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In Jim Crow era, Mary Watson borrowed $800 to start East Side business, a community hub

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Joe Watson (copy)

Joe Watson behind the counter of Mary's Sweet Shop in Hampstead Village, also known as Charleston's East Side. Watson's mother, Mary, opened the store as a restaurant 61 years ago. File/Gavin McIntyre/Staff

A new park in downtown Charleston will honor one of the city's most beloved residents, the late Mary Watson, whose convenience shop served as a community gathering space in the city's historic East Side community.

The city of Charleston will join the Watson family and the Eastside Community Development Corp. to dedicate the new Mary Watson Park in honor of the founder of Mary's Sweet Shop, which has served the neighborhood for more than four decades.

The idea to honor Miss Mary, as she was affectionately known, came from members of the Eastside Garden Club.

The park will be in a spot located diagonal to the store. Both are in the residential neighborhood roughly bordered by Meeting and East Bay streets, and Huger and Mary streets.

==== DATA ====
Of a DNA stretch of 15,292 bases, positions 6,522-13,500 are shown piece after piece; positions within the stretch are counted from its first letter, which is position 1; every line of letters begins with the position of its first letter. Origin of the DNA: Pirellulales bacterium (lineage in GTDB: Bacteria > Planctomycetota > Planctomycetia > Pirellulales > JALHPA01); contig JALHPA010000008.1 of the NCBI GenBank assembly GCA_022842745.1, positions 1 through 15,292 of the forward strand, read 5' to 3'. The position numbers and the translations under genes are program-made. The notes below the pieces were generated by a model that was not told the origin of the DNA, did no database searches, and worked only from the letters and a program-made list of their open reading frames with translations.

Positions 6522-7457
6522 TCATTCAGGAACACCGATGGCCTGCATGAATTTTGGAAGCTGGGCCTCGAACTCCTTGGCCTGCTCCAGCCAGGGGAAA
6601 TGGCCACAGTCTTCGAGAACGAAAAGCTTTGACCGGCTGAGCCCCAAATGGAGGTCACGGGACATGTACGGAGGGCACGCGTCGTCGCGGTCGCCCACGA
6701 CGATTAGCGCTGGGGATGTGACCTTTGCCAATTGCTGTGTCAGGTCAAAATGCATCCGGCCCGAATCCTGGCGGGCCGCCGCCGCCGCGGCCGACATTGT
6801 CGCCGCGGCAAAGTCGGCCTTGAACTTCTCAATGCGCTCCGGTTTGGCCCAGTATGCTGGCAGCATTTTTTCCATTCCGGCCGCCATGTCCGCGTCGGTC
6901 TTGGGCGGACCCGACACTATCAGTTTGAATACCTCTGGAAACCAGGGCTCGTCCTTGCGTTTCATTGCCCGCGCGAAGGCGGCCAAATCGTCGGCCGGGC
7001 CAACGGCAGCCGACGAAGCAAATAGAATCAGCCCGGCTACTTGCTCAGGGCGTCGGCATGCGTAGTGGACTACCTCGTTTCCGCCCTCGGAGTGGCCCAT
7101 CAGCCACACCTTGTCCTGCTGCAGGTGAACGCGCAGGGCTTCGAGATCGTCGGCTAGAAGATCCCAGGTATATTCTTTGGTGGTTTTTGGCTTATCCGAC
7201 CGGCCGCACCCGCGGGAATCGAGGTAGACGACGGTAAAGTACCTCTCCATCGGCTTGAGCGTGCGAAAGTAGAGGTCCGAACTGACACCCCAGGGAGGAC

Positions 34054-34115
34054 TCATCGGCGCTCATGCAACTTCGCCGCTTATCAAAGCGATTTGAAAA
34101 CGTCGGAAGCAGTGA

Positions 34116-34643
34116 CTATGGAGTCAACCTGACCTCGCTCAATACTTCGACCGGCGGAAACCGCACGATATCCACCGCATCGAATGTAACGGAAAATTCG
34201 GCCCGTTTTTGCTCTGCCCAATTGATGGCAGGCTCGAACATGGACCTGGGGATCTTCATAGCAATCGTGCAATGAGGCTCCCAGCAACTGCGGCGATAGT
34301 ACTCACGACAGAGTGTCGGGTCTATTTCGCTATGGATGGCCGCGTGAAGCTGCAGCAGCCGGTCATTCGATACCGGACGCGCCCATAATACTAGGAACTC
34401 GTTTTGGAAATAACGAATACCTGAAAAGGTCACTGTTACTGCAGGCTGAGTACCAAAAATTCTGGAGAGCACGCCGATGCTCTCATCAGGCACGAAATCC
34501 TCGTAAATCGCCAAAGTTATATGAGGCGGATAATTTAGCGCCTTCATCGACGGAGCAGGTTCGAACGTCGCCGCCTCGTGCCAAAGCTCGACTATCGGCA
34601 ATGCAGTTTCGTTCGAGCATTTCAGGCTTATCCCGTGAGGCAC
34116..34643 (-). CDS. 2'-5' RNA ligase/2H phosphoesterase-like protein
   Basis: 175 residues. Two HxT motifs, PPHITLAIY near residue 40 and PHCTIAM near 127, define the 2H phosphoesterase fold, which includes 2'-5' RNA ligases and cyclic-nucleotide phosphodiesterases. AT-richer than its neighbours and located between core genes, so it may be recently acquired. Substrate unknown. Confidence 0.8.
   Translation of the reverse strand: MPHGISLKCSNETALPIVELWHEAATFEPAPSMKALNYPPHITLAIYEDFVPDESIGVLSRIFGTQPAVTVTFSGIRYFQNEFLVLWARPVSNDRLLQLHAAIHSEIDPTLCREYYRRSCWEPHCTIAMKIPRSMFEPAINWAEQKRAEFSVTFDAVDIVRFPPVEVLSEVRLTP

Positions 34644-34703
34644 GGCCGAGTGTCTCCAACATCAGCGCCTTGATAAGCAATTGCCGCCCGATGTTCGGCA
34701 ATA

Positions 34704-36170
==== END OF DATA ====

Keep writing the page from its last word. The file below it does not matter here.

The shop is currently operated by Mary's son, Joe Watson. Joe hopes the park will inspire people to learn about his mother, who was a woman of faith, mentor of children, and lover of community.

In 1958, while residents on America Street, Mary and her husband, Benjamin Watson, purchased the corner property at Amherst and America streets and opened Watson’s Grill and Restaurant.

Jim Crow laws made it extremely difficult for blacks to acquire bank loans, so Mary borrowed $800 from an African American community group to start the business, Joe said.

The group would often offer financial assistance to those in need and would give seed money to blacks aiming to start companies.

"They came together under all that pressure," Joe said. "They found solutions."

In 1971, the couple transformed the property into Mary’s Sweet Shop, which served as both a snack shop and community space where children were nurtured.

Today, the shop points to its history. A framed portrait of the businesswoman greets customers at the door, and behind the picture rests the wooden bench where Mary would sit and counsel children.

Joe has continued his mother's legacy through personal activism. He's an active member of a nearby AME church and has long advocated for the East Side by fighting crime and attending neighborhood meetings.

In recent decades, the historic neighborhood has aimed to combat flooding and crime, but also to maintain the character of the community as it faces an influx of college students and new homeowners searching for affordable housing on the peninsula. 

Charleston Mayor John Tecklenburg touted Miss Mary as a champion of the community who transformed the corner of Amherst and America streets into a neighborhood gathering space.

"Now, more than 60 years later, Mary Watson Park will serve as an uplifting reminder of the caring, faithful and civic-spirited woman we all knew and loved as Miss Mary," Tecklenburg said.

Follow Rickey Dennis on Twitter @RCDJunior.

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